Do kids still get allowances?
Sometimes I wonder when I see kids successfully lobbying their parents to buy them cool toys and everything else they ask for. Or when kids so easily pour money — your money, that is — into music downloads and games without paying you back after the bill arrives.
Are parents caving to their kids’ spending demands? Do parents even take the time to think about the future consequences?
Based on some surveys over the last 10 years that I came across, the practice of giving kids an allowance does seem to be on the decline, especially among kids ages 12 to 19.
That’s a missed learning opportunity because an allowance is one of the pillars of teaching kids to handle money responsibly. I’ve always been a big believer in letting kids use their own money to learn about spending, saving for both immediate and long-term purchases, investing and giving to charity.
If you’re thinking of paying an allowance for the first time, or if paying an allowance has fallen out of favor in your house, here are some steps to help you get the most bang for your allowance buck.
▪ Start early. Experts say kids can start on an allowance around ages 4 or 5. That’s when kids begin to understand how money works and how money can buy stuff. It’s also when kids are learning in school how to count and how to identify coins.
▪ Have a goal in mind. Before you start handing out money, there should be a family discussion. Is the purpose of the allowance to teach money management, period, with no strings attached? Are there expectations that chores will be required in order to be paid? And if chores aren’t required, is there an understanding that the kids will pitch in and help around the house?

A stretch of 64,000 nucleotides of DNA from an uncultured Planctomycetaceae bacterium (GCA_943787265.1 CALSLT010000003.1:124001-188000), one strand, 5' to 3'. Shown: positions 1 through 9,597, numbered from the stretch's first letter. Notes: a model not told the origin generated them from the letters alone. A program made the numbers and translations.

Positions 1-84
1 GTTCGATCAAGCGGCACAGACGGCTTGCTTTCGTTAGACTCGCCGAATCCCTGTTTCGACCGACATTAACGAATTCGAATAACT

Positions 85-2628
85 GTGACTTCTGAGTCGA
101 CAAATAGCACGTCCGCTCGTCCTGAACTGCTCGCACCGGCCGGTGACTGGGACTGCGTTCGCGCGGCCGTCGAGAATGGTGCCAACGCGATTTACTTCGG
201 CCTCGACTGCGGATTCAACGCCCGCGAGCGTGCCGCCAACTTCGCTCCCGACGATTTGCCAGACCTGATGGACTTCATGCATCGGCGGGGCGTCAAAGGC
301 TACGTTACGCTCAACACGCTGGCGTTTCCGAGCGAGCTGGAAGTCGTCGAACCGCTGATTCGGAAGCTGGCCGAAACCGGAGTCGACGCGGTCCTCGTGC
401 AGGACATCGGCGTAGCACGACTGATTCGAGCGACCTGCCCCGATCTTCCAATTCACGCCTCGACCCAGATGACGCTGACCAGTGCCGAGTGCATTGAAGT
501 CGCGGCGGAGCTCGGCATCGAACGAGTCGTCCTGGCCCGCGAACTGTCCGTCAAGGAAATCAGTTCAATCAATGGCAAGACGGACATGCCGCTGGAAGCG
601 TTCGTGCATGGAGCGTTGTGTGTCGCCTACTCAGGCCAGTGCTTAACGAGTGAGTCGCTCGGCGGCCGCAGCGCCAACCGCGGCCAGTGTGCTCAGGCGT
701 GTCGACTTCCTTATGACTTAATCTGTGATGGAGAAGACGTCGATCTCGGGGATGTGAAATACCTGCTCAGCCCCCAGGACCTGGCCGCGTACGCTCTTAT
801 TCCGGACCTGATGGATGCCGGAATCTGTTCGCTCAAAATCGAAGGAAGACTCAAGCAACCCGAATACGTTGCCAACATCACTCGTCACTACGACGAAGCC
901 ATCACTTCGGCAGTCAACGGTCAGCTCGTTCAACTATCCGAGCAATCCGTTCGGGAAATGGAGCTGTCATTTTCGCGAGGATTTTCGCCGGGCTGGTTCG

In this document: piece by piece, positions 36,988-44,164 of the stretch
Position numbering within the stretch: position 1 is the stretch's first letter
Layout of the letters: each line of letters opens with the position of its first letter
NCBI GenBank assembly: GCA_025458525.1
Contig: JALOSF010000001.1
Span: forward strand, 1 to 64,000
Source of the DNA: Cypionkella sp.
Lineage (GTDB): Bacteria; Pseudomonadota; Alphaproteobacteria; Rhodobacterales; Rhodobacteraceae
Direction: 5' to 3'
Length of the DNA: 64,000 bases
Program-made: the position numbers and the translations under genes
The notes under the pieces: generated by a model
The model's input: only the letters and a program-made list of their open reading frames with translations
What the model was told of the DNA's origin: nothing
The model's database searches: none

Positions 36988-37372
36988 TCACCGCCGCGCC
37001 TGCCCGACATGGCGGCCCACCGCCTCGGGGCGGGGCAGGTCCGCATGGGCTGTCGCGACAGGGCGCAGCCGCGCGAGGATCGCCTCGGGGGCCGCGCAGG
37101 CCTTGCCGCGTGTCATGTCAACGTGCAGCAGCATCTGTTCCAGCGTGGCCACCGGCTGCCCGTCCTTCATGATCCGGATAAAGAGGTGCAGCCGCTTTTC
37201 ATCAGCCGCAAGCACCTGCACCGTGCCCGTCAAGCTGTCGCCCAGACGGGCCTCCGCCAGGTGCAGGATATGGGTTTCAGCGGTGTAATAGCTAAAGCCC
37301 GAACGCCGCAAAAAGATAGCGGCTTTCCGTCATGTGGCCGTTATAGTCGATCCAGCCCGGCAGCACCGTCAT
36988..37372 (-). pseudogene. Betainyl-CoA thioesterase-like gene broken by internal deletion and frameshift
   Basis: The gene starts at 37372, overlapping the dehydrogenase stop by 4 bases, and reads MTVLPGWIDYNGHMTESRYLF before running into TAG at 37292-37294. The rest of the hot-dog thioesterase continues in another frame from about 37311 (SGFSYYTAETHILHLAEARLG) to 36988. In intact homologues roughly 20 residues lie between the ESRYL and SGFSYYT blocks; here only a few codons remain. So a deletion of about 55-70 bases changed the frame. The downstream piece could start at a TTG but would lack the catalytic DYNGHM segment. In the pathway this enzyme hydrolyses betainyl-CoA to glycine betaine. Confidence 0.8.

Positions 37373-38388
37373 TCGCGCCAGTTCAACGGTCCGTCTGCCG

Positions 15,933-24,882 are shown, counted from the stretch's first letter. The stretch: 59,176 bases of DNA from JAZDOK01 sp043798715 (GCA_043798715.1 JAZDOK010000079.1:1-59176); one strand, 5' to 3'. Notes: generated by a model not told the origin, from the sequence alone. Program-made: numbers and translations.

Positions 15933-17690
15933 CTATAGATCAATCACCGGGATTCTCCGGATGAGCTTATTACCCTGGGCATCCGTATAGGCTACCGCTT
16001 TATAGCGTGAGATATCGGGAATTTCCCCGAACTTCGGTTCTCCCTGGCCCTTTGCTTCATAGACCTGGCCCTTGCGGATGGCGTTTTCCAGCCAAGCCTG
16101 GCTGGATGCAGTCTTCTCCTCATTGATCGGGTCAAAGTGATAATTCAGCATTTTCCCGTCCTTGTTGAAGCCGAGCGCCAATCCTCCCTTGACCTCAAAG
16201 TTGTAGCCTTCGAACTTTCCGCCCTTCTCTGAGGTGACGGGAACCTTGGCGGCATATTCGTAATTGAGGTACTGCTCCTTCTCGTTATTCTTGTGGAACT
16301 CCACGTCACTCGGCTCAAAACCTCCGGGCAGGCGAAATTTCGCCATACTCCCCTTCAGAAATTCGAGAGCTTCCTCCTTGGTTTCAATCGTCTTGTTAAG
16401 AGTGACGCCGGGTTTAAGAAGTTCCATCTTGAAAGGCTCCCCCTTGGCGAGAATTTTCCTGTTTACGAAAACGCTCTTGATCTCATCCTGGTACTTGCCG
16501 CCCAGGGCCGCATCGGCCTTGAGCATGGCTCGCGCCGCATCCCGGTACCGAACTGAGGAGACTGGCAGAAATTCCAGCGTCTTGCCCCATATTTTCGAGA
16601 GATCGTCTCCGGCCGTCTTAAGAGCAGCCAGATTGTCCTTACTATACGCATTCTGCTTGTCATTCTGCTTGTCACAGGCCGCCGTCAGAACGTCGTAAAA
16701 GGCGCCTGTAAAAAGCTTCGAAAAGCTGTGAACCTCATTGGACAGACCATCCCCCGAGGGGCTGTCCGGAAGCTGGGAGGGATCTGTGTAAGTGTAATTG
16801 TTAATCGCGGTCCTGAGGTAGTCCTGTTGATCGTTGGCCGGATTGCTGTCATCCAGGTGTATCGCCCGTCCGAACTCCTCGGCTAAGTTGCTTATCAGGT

Many parents tie the allowance to completing chores. I know parents who have created a grid on a whiteboard in the kitchen, which they fill in with their kids’ names and their chore rotations.
I’ve seen it work, but it can get confusing, especially if kids swap jobs and don’t keep you in the loop, or big brother pays little brother to empty the trash for a week.
I’m in the keep-it-simple camp. An allowance is strictly a money-management tool, with no chores required, but with the caveat that the kids will help out around the house when something needs attention.
▪ Be consistent. Pay regularly and on time.
▪ Let your kids make mistakes. Don’t rescue your youngster or grant him or her an advance if the money is gone before the next payday. Likewise, don’t stop what you think is a foolish purchase. It may be hard to hold your tongue, but remember that kids learn best from their own mistakes. Consider it a lesson in buyer’s remorse.
How much should you hand out?
There’s no right answer. It depends on your child’s age and expenses, your financial means and your attitudes about money.
I started with $1 a week when my kids were in first grade, then ramped up $1 dollar per year through elementary school. Middle school and high school brought cost-of-living increases based on a growing number of expenses, like movie tickets and gasoline.
Whatever your approach, I recommend that as your kids get older, give them more money to manage. And then give them room and let them learn.
Steve Rosen: 816-234-4879